Colonoscopy is an apt metaphor for this blog, as you will soon learn.
It was that point when I was due the every-five-year medical invasion. The dreaded prep was simple, with little discomfort. The physician was charming, noticeably competent, and thorough in his explanation before the procedure and his briefing afterward. From check-in to exit, the attending staff members were all warm and friendly. I left saying my next colonoscopy would happen at this specialty clinic and not at a hospital. And that should have ended my encounter—all with very positive memories. But there was another unfortunate chapter.
There is a secure access-by-password-only patient portal with all the healthcare providers with whom I deal. After any visit for any reason, I can log onto my portal and study all the details of the tests my insurance company funded. After a couple of days, I check my patient portal for this clinic to learn about my physician’s sightseeing and reports of any unique sightings. There was nothing under “lab reports,” so I called the clinic’s medical records department.
“I will have to send you a special request form,” she told me over the phone, “which you will need to complete and return to me along with a photo of a picture ID.” She sounded like I had misbehaved. I gave her my extensive history with other patient portals, including one with the giant hospital a few blocks from her clinic. The request form she emailed was in PDF. It meant I had to print it, complete in longhand, scan it, and either email it, snail mail it, or fax it. I checked the box on the form requesting all my lab reports be posted to my patient portal. A few hours later, I checked the portal. There was only a physician’s letter indicating the findings of the rude examination were completely normal.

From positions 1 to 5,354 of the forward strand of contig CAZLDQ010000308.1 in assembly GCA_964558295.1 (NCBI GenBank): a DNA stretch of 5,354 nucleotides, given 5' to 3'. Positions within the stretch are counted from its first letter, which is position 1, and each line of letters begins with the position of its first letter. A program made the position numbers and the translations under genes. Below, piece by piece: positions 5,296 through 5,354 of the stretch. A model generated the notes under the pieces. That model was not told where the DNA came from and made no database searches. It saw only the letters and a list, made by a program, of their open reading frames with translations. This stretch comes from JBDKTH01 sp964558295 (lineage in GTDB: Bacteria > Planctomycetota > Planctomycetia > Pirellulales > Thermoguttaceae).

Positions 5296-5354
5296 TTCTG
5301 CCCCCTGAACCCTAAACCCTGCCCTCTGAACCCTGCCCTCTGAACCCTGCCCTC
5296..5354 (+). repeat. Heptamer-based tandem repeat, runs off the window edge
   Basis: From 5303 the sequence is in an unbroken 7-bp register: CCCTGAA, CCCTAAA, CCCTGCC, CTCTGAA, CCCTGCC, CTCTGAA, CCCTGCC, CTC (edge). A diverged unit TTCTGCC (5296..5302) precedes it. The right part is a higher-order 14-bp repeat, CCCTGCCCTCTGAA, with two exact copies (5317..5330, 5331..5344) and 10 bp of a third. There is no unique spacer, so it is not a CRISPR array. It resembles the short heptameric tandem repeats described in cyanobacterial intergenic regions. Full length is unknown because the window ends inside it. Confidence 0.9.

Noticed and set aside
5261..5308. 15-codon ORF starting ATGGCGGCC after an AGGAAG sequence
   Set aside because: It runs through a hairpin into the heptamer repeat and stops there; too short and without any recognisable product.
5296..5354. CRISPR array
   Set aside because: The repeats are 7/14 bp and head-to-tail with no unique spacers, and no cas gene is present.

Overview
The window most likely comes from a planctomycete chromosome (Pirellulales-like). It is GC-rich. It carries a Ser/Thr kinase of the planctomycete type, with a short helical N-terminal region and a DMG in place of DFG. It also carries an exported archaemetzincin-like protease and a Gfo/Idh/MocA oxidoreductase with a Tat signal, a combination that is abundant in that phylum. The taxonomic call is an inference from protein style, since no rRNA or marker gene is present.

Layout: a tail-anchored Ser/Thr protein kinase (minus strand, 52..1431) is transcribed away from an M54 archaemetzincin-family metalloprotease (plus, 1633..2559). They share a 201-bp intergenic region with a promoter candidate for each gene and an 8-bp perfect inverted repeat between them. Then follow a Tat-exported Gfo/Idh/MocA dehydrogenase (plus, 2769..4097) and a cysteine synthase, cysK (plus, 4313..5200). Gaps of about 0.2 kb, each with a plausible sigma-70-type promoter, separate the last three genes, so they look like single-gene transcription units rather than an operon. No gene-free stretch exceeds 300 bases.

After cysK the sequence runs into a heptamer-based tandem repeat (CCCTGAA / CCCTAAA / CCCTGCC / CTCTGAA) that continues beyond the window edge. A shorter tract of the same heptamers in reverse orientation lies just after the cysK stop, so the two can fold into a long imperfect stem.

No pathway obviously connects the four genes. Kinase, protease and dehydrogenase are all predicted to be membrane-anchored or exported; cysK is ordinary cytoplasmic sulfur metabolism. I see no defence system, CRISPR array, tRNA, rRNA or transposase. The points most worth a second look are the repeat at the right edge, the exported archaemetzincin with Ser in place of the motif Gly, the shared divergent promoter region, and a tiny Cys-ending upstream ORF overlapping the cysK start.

“But what about the lab reports getting posted to my secure patient portal?” I emailed her back. She responded without a single word; two lab reports were attached. It has been two weeks, and no lab reports are posted on my portal. Consider the opening sentence again.
Much is written about understanding a customer’s journey through an organization’s service processes. Organizations train for a friendly customer greeting and effective hosting. They scrutinize associate handoffs and communications. They send out customer surveys and install suggestion systems. In the healthcare world, much is spoken about bedside manner, patient rights, and efficient wayfinding.
Even after all that, your customer’s memory of their entire encounter with your organization can be destroyed by one draconian process managed by its customer-hostile guardian. So, stop worrying about the lions and tigers and pay attention to the gnats and mosquitoes of your customers’ experiences.